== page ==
The operational guidance will lead to the understanding that the central focus of the Dynamic Defense Force concept is on “how to operate,” in contrast to “how to build,” a force. This conceptual shift is particularly important at a time when undertaking the dynamic employment of defense forces in the so-called “gray zones.”
Countering Opportunistic Creeping Expansion
One big security challenge from a rising China is “opportunistic creeping expansion.” Again, with deep economic interdependence and robust deterrence through the US-Japan alliance, large-scale conventional amphibious invasion by China is highly unlikely. However, if China finds there are some “windows of opportunity” or a “power vacuum,” opportunistic behavior to take advantage of the situation may become a concern. Therefore, the important role of the SDF is not to show any “windows of opportunity” to prevent a crisis from occurring in the first place. “Dynamic deterrence,” a newly invented concept in the new NDPG, is meant to counter such creeping expansion and is a very important element of the “Dynamic Defense Force.”
According to deterrence theory, there are “windows of deterrence” situations in which deterrence hardly works, including fait accompli and probing. Fait accompli is a situation in which the adversary adopts a strategy seeking to change the status quo without giving enough time to deter such action. Probing is a situation that the adversary is challenged to find the lower ceiling of a deterrence commitment. Japan’s concern regarding China’s opportunistic creeping expansion is exactly these “windows of deterrence.”
The dynamic deterrence concept was developed as a result of concerns that Japan would be unable to deal with certain situations through a traditional deterrence posture, designed to deter high-end conventional conflict. In the dynamic deterrence concept, the objective is not to deter a conventional “invasion” or “armed attack” but to deal with situations that cannot easily be assigned to either of the two traditional dichotomous categories of wartime and peacetime.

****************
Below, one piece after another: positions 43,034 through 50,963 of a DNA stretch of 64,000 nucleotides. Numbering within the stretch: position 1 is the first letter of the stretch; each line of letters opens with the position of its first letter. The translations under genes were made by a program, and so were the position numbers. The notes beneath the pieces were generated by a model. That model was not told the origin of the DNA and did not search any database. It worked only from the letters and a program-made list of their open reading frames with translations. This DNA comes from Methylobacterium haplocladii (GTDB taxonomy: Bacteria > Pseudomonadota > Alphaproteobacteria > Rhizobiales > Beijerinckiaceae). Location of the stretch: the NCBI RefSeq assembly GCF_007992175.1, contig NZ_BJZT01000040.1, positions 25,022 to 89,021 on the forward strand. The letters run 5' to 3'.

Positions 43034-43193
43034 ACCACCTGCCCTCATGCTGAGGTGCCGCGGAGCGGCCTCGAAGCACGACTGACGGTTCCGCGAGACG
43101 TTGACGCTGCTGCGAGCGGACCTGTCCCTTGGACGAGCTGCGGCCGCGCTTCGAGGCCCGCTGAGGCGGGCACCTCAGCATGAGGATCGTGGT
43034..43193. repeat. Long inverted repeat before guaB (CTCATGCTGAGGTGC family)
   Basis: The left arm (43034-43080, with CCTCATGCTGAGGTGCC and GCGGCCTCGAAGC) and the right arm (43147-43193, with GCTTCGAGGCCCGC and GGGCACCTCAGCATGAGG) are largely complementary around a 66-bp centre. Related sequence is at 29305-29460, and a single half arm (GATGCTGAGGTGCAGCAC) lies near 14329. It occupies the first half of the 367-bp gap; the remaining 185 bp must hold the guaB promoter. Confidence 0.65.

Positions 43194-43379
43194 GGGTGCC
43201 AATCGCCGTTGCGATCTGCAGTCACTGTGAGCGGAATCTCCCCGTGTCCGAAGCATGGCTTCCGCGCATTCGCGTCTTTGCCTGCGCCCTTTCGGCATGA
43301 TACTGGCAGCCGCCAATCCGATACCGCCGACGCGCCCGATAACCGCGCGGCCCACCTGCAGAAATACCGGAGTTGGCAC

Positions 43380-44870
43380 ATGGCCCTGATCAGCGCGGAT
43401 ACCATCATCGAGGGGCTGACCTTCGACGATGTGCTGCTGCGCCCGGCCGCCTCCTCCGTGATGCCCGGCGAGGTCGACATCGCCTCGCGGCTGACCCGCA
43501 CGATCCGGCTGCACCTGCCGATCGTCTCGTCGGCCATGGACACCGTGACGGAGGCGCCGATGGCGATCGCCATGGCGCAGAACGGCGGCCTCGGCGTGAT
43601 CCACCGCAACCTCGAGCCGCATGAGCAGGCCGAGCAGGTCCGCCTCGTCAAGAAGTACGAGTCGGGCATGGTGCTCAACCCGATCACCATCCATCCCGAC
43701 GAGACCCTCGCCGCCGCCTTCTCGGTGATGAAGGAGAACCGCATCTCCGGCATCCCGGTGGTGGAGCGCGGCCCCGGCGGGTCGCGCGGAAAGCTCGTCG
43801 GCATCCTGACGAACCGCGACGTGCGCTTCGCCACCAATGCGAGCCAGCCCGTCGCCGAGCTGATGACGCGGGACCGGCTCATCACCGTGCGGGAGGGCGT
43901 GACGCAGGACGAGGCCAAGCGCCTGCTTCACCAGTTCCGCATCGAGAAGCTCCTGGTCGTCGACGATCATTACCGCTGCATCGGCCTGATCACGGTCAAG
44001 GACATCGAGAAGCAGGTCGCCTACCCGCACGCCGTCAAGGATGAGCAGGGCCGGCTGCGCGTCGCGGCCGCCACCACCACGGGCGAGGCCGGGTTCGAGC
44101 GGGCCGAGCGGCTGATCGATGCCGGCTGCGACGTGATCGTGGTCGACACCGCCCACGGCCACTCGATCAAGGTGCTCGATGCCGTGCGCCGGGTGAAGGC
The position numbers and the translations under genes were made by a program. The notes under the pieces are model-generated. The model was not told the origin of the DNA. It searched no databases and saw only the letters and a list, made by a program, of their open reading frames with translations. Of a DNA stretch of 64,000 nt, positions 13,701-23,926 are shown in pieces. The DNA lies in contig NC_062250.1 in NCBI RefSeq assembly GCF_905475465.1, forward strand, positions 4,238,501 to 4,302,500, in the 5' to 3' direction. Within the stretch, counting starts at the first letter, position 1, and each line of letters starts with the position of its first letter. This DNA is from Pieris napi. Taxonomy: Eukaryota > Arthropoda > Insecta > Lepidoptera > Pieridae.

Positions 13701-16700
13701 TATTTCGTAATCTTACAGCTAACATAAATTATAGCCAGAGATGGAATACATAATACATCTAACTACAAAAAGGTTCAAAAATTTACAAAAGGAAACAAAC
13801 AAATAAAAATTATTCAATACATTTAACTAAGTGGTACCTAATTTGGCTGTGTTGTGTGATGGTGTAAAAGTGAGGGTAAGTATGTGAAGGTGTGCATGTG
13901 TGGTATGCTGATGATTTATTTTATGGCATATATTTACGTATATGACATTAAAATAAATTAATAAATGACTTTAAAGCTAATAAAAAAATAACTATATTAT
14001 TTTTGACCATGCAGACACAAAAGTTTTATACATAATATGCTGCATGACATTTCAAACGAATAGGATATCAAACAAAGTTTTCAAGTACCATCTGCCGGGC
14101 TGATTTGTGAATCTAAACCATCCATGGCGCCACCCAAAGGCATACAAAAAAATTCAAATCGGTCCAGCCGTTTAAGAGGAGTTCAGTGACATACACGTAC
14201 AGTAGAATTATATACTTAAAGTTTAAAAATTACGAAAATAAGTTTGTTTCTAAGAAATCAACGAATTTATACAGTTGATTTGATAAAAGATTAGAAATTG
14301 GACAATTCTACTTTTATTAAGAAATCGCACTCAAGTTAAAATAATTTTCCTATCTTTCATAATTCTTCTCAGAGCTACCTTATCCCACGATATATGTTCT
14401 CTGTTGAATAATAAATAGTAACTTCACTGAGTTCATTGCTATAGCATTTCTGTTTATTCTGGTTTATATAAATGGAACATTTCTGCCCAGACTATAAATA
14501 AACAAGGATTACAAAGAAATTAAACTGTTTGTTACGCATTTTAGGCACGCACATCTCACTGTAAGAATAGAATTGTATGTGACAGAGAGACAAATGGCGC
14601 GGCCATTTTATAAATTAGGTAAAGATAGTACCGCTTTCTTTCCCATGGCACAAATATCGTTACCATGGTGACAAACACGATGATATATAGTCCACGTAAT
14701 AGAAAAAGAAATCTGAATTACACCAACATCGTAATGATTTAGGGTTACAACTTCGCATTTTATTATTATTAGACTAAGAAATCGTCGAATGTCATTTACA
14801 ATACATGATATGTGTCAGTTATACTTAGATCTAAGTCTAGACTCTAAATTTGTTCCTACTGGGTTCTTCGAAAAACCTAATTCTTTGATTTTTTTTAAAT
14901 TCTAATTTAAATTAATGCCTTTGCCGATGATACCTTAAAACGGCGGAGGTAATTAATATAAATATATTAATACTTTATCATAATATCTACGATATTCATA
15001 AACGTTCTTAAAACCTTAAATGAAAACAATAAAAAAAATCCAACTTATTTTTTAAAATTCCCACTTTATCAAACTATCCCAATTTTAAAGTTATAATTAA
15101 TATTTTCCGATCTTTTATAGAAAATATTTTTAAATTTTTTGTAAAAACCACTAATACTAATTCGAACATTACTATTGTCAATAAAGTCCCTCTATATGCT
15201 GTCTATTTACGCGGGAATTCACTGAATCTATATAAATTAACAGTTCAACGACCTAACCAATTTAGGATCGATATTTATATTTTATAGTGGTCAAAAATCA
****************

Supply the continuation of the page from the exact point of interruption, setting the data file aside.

In particular, the main objectives of dynamic deterrence are the two types of situations mentioned above in which conventional deterrence is likely to fail, that is, fait accompli and probing activities. This is done through continuous, steady-state ISR, information gathering, military exercises, and actual military operations, such as international cooperation or disaster relief, as cited in the operational guidance of the defense minister’s statement mentioned above. In these ways, dynamic deterrence differs considerably from traditional deterrence in that it comes into being through the actual operations of military force.
Special emphasis in dynamic deterrence is placed on deterring the enemy from acting by denying it any geographical or temporal opening. This is done through surveillance and warning activities, information gathering, military drills and training exercises, and actual military operations, such as international cooperation in peacekeeping. In these ways, dynamic deterrence differs considerably from traditional deterrence in that it comes into being through the actual exercise of military force. The various activities that constitute dynamic deterrence are different from “punishment” or “denial” based traditional deterrence, which seeks to deter armed attack, since dynamic deterrence intends to prevent opportunistic creeping expansion, rather than explicit armed attack. It is expected to encourage potential challengers to realize that there would be little probability of success for a strategy of attempting to change the status quo either through fait accompli or probing activities.